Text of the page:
Are you a community college librarian interested in publishing in LIS Journals? Want to learn more about when, where, and how to submit? Are you curious about workflows for review, editing, and publication? Register for the Scholarly Research webinar online.
Join us for a panel discussion and lively Q & A with editors from three key LIS publications. Our participants include:
Kristen Totleben, College & Research Libraries
Marianne Ryan, portal: Libraries and the Academy
Matt Roberts, Journal of Library Outreach and Engagement
This event is sponsored by the Scholarly Research Committee of the Community & Junior Libraries Section of ACRL (CJCLS). Free, and open to all community college librarians.
CJCLS Executive Committee Meeting
The CJCLS Executive Committee will be meeting on Monday, June 28, 2021 from 2-3pm EST. We will be reviewing the accomplishments of this last year and brainstorming plans for 2021-2022. Please join us.
In June, the Zoom meeting link will be shared on the CJCLS Section page.
A couple of weeks ago, we shared this photo that was originally posted on the Vintage Books & Anchor Books Facebook page. It generated interest and shock. We also thought it might not be accurate, and we found a 2014 revision. Read this to get the inner scoop. It isn’t as “juicy” as the first version, is it? (Let this also be a lesson in verifying information and not spreading misinformation. More on that later this week…)
Here are two share-worthy resources from Pew and Gallup that paint a different picture on the state of reading.
What is your community college or community college library doing to highlight materials from other parts of the world? Do you have a collection of translated works from your international students’ home countries? Do you have a book club focusing on books from around the globe? How do you learn about books from other countries?
…for adults and children at the local, national and international levels. We intend to do so by facilitating close and direct collaboration between translators, librarians, publishers, editors, and educators, because we believe that these groups in collaboration are uniquely positioned to help libraries provide support and events to engage readers of all ages in a library framework that explores and celebrates literature from around the world.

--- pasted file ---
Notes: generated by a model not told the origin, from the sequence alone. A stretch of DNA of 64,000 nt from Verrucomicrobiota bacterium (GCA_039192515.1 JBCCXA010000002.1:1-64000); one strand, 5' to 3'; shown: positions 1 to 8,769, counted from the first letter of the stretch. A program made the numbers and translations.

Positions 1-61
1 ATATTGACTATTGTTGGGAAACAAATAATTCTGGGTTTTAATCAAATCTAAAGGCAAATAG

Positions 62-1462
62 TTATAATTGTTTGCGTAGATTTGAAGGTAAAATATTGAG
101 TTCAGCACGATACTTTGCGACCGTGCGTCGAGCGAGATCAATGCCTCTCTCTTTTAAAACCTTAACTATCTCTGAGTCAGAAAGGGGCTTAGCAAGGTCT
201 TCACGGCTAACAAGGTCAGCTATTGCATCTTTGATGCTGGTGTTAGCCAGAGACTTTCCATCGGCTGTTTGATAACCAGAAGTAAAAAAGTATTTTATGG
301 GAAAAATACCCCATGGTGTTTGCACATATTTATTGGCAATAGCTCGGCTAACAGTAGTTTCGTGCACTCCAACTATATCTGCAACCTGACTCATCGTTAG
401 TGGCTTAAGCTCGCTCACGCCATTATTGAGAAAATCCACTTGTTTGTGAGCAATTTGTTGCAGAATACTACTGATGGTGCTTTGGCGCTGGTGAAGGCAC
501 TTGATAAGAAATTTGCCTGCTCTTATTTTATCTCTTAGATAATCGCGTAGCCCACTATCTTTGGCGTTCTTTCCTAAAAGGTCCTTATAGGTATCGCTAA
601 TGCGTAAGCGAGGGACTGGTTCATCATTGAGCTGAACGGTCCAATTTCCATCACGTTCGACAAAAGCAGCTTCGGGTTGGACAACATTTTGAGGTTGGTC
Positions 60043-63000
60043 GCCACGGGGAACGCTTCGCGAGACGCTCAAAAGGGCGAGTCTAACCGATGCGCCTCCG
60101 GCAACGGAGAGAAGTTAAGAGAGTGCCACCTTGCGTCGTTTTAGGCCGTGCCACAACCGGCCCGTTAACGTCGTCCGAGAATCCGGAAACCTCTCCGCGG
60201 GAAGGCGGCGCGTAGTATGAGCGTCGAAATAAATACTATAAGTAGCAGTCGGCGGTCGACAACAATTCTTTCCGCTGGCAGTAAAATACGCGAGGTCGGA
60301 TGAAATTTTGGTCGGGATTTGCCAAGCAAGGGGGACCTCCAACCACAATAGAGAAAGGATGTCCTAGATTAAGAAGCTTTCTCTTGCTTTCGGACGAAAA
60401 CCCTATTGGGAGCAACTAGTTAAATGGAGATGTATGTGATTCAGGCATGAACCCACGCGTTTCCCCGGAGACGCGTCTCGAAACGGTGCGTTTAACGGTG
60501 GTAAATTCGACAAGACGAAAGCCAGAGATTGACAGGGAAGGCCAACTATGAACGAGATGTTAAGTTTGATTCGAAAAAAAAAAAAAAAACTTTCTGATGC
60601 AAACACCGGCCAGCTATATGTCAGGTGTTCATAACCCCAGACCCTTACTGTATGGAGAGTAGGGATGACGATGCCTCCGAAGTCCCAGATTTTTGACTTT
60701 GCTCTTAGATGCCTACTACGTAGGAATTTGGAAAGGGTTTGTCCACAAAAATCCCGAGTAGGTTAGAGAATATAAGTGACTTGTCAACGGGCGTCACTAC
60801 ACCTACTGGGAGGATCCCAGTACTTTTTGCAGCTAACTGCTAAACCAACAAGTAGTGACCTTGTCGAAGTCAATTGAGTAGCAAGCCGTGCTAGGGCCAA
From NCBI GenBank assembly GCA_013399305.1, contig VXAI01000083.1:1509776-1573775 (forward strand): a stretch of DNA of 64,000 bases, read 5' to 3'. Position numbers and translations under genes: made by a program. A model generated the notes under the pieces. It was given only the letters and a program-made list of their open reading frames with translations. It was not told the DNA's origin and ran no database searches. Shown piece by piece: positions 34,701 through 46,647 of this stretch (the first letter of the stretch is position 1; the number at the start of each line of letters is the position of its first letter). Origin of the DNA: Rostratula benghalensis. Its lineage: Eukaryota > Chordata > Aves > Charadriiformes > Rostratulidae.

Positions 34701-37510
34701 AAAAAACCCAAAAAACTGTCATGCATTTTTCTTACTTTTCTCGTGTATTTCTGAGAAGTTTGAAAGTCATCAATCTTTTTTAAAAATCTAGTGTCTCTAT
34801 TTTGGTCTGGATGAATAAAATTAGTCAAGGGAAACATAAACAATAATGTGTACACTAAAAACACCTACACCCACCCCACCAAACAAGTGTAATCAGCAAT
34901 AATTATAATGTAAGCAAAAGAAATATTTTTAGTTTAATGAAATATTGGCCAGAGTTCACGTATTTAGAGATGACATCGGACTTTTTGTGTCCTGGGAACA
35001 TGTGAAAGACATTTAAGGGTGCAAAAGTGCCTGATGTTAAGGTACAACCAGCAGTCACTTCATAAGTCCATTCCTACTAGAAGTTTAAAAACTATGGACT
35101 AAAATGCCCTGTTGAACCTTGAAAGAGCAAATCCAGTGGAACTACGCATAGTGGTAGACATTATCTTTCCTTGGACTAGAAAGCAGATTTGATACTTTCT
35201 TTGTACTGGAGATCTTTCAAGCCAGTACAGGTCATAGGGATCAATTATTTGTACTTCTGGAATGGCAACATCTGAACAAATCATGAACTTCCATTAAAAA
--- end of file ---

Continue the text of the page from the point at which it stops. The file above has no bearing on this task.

We want to increase the visibility of international works in English translation so that more readers can enjoy the amazing diversity in these books and the perspectives they present. And we would like to do this by increasing cooperation between literary translators, international literature advocates, and librarians, who are already experts at guiding readers to new titles. Whether you are a children’s librarian or a YA blogger, a rural library director or a teacher at a large urban school with a diverse student population, we would welcome your insights as we explore collaborative opportunities to encourage readers to explore beyond the boundaries of their own culture and language.
Goals & Projects:
Book lists and guides tied to major translation awards and library themes
Programming ideas for various library user groups: children, teens, college students, adults, English Language Learners, etc.
ALA conference involvement: workshops and sessions, networking through various ALA units and offices to explore the best ways to provide information and services to librarians
Joint webinars with various ALA offices
Publisher and journal lists organized by vendors/distributors to help librarians more easily acquire books in translation
Advocacy on behalf of small publishers to increase their visibility on the review platforms that librarians commonly use for their acquisitions decisions
General education efforts to help librarians understand more thoroughly the value of translated literature and of contemporary foreign-language literature
Pan-publisher catalogs crafted specifically for librarian users, as a form of “one-stop” shopping to learn about new works coming out in translation
Exploration of ways in which non-US publishers of English translations and non-US, non-English-language publishers can more easily promote their works among libraries (Global Literature in Libraries, “About,” 2016)
If you would like to get involved with GLLI, please contact Rachel Hildebrandt at email@example.com. GLLI also have a Facebook group, which you can find here.